Talking to the people in your life about your head and neck cancer might be challenging for you. These conversations will vary depending on your diagnosis, your cultural background, your relationship with the person or people you’re talking to and their individual reactions. There are many different ways to handle each situation. It’s important to find the approach that works for you.
Some cancer patients are quick to reach out to others. They are very open about their diagnosis, treatment, experiences and emotions. Others are naturally more private. They may hesitate to tell everyone in their lives about something they consider to be too personal and difficult to share. If you fear being judged or pitied or are in denial about your diagnosis, you will be less likely to reach out to other people. There is some evidence that denial can actually lower a patient’s anxiety level and improve quality of life, but too much denial is dangerous because it can cause patients to delay or refuse needed treatments.1Vos MS, Putter H, van Houwelingen HC, de Haes HC. Denial and social and emotional outcomes in lung cancer patients: the protective effect of denial. Lung Cancer. 2011 Apr;72(1):119-124. Epub 2010 Aug 11.
If you fear being judged for your cancer, you may be relieved to know that social stigma against those with head and neck cancer is far lower than most people believe. Eighty percent of head and neck cancer patients feel social acceptance and support. Only about 20 percent of people with head and neck cancer report experiencing judgment or rejection because of their cancer. Many of these patients say others’ undesirable reactions are mostly in response to facial disfigurement from surgical treatments.2 Lebel S, Castonguay M, Mackness G, Irish J, Bezjak A, Devins GM. The psychosocial impact of stigma in people with head and neck or lung cancer. Psycho-Oncology. 2011 Sep 19.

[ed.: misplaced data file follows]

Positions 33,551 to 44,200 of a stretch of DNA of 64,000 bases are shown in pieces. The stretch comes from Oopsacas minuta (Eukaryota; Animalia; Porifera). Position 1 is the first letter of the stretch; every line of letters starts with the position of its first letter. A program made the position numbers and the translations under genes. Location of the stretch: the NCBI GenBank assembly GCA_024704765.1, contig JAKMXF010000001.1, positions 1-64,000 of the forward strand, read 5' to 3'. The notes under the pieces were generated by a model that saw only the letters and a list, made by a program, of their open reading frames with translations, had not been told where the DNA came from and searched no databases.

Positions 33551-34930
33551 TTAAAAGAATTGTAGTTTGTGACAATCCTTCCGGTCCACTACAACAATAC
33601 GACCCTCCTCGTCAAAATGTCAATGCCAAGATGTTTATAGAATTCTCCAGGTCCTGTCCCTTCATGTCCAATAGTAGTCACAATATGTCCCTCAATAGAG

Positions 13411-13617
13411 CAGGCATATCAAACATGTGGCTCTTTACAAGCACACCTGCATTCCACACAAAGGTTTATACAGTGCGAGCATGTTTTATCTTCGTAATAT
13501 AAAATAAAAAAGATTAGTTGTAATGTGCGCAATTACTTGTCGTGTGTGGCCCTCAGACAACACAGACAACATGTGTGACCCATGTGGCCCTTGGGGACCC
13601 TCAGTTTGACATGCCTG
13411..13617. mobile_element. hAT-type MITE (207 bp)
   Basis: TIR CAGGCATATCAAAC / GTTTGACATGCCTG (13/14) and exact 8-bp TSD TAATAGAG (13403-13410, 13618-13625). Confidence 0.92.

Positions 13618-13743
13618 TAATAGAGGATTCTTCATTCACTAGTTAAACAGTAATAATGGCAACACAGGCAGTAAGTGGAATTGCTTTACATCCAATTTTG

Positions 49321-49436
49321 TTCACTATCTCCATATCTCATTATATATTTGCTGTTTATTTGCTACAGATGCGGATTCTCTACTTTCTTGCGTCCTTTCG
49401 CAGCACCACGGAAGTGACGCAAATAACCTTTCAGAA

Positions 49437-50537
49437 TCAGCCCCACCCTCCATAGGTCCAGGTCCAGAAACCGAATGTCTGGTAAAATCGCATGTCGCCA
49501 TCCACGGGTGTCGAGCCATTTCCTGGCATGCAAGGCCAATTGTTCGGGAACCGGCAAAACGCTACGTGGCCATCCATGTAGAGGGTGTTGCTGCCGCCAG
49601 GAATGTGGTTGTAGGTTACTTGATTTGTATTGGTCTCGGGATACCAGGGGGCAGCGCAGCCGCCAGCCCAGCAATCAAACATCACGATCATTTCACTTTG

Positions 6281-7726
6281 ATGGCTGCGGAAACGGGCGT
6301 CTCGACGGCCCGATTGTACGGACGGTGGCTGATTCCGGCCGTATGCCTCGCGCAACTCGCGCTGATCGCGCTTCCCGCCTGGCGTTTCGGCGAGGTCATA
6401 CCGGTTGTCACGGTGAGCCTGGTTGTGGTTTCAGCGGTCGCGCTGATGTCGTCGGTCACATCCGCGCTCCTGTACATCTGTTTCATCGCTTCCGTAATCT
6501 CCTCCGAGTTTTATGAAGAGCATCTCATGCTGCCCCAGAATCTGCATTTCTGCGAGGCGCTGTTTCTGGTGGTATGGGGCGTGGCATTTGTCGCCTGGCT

You’ll have to tell some people, of course, such as your partner and perhaps your employer. Whom else you talk to and when you do it, though, is a decision you’ll need to make over and over again with coworkers, extended family, friends, acquaintances, fellow cancer patients and even curious strangers. In deciding whom to tell and how closely you want to include them in your cancer journey, it’s important to note that cancer patients who have larger social networks of people who know about their cancer have a better recovery rate than those who don’t.3 Kroenke CH,Quesenberry C,Kwan ML, et al. Social networks, social support, and burden in relationships, and mortality after breast cancerdiagnosis in the Life After BreastCancerEpidemiology (LACE) Study. BreastCancerRes Treat.2012 Nov 10. This extends to the behavioral changes that might help prevent cancer recurrence, such as stopping smoking. For example, in one study, 73 percent of cancer survivors who were smokers at the time of diagnosis were able to stop smoking, and they believed their strong support networks helped them to quit. The 27 percent who did not stop smoking reported having low social support.4 Yang HK, Shin DW, Park JH, Kim SY, Eom CS, Kam S, Choi JH, Cho BL, Seo HG. The Association Between Perceived Social Support and Continued Smoking in Cancer Survivors. Jpn J Clin Oncol. 2012 Nov 19. So even if you are more comfortable keeping your health concerns private, it may be in your best emotional interest to tell people about your cancer. It is certainly something to consider carefully.